This past Sunday I preached on Judges 4, which is the story of Deborah, Barak & Jael, who are all used by God to deliver God's People from cruel oppression. As per usual I offer to answer questions on the sermon, and questions are sent in by text message. The content of the passage touches on a couple areas of particular interest and so I had a few multi-part questions come in. Given the time needed to address these questions with care, I opted to not answer them on the spot and instead I give them here...
Q1. What does this wartime ethic look like for us? Can we lie in similar circumstances?
This question flows from Jael's use of deception to lull Sisera into a false sense of security so that she could assassinate him. Jael is lauded in multiple ways for this, firstly it is implied she gets victory glory for this (Jdg 4:9), and she is named "the most blessed of women" (Jdg 5:24) for her actions. Jael is part of a tradition of women who in extreme circumstances use deception to protect God's people (see Hebrew midwives, Rahab). God is truthful, he wants his people to be truthful and we are consistently reminded that lying is a path to ruin. Bearing false witness against your neighbour (i.e. lying in court about something, or destroying his/her reputation with lies) is particularly heinous.
So we have two seemingly competing ideas presented in scripture - don't lie, but some people are blessed for deception. So which is it?
The traditional way to understand this is the there is an allowance for deception in what we call war-time ethics. These ethics flow out of a biblical worldview. Ordinarily it is not ok to kill someone (it would be considered murder unless it's capital punishment), however in a just war it is ok to kill the enemy in order save others. Ordinarily, it is not ok to deceive someone, however if somebody is unjustly trying to attack people, it is ok to mislead to protect others and defeat the enemy.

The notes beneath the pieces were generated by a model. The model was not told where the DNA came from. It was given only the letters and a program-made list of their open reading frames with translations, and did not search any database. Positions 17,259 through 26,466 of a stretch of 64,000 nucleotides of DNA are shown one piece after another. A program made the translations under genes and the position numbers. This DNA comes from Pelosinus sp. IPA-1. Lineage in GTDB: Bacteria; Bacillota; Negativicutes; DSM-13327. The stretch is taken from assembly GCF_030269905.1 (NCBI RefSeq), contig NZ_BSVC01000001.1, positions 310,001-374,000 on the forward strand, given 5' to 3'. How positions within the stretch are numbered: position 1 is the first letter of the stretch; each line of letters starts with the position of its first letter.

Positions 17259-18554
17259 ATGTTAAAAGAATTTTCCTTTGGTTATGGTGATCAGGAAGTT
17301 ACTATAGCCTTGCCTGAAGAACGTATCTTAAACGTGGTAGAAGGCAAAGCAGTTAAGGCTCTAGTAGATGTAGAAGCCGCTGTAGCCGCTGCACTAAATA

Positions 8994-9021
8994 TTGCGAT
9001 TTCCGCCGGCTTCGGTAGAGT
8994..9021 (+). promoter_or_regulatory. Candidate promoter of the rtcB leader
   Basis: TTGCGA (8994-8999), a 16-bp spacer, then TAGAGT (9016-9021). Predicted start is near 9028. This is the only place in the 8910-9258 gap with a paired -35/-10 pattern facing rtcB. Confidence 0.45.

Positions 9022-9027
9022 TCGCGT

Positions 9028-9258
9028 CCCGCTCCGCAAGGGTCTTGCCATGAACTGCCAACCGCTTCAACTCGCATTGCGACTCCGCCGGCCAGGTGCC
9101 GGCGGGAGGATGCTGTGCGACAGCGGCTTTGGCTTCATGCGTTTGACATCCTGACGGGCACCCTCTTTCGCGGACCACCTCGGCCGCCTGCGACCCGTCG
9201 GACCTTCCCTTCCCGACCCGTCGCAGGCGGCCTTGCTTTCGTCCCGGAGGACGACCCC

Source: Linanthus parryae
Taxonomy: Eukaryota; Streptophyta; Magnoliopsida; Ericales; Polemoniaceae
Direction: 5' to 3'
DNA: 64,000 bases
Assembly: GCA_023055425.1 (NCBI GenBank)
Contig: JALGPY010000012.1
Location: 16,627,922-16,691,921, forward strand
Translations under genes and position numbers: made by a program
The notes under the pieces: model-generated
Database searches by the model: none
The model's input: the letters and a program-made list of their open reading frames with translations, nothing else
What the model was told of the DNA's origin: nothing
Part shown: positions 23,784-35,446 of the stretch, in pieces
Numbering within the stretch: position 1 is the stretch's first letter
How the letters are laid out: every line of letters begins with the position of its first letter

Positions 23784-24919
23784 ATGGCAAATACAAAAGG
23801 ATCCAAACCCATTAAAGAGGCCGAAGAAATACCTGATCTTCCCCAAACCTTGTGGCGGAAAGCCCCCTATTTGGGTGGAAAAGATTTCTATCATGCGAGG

This means in wartime people do things like camouflage their weapons, hide from enemy radar, etc. They trick the enemy into think their force is smaller, or larger than it really is. We feed false intel to the bad guys to destabilise them. And so on.
Under the Nazi regime, some people (including Christians) hid Jews to save them from the state, and they lied to the governing authorities about this. Most people conclude that the "liars" were right to do this, just like Rahab and the Hebrew midwives.
Some Christian theologians have argued that it is never okay to lie, and the biblical stories are just examples of God bringing good out of sinful actions. Given that Jael is called "most blessed among women" for her courageous action, and none of the women who act this way are admonished for their deception, I find it hard to agree with the "lying is a sin in every circumstance" assessment.
For the Christian, living in a world opposed to God, is such deception ever warranted?
In my opinion I would say "sometimes", but with these cautions: